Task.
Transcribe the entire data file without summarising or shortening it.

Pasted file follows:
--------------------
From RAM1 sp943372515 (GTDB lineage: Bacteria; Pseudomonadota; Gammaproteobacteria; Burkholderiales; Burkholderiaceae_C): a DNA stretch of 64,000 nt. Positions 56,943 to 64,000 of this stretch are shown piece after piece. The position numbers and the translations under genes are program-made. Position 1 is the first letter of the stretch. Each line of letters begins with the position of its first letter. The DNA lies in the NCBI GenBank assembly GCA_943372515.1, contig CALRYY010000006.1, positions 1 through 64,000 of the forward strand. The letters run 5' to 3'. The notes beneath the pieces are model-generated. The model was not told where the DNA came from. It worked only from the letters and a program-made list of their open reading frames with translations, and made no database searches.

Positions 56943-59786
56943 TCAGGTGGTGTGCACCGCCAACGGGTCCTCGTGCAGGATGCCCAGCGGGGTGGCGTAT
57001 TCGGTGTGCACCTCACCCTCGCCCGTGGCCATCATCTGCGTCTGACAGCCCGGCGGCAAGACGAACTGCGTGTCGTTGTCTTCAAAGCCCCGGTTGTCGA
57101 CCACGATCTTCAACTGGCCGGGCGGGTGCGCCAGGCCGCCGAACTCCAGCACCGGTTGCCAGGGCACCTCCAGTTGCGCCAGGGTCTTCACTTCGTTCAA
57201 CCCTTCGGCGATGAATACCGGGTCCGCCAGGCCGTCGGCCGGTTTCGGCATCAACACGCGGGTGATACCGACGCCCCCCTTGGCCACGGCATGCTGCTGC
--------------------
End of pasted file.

From RAM1 sp943372515 (GTDB lineage: Bacteria; Pseudomonadota; Gammaproteobacteria; Burkholderiales; Burkholderiaceae_C): a DNA stretch of 64,000 nt. Positions 56,943 to 64,000 of this stretch are shown piece after piece. The position numbers and the translations under genes are program-made. Position 1 is the first letter of the stretch. Each line of letters begins with the position of its first letter. The DNA lies in the NCBI GenBank assembly GCA_943372515.1, contig CALRYY010000006.1, positions 1 through 64,000 of the forward strand. The letters run 5' to 3'. The notes beneath the pieces are model-generated. The model was not told where the DNA came from. It worked only from the letters and a program-made list of their open reading frames with translations, and made no database searches.

Positions 56943-59786
56943 TCAGGTGGTGTGCACCGCCAACGGGTCCTCGTGCAGGATGCCCAGCGGGGTGGCGTAT
57001 TCGGTGTGCACCTCACCCTCGCCCGTGGCCATCATCTGCGTCTGACAGCCCGGCGGCAAGACGAACTGCGTGTCGTTGTCTTCAAAGCCCCGGTTGTCGA
57101 CCACGATCTTCAACTGGCCGGGCGGGTGCGCCAGGCCGCCGAACTCCAGCACCGGTTGCCAGGGCACCTCCAGTTGCGCCAGGGTCTTCACTTCGTTCAA
57201 CCCTTCGGCGATGAATACCGGGTCCGCCAGGCCGTCGGCCGGTTTCGGCATCAACACGCGGGTGATACCGACGCCCCCCTTGGCCACGGCATGCTGCTGC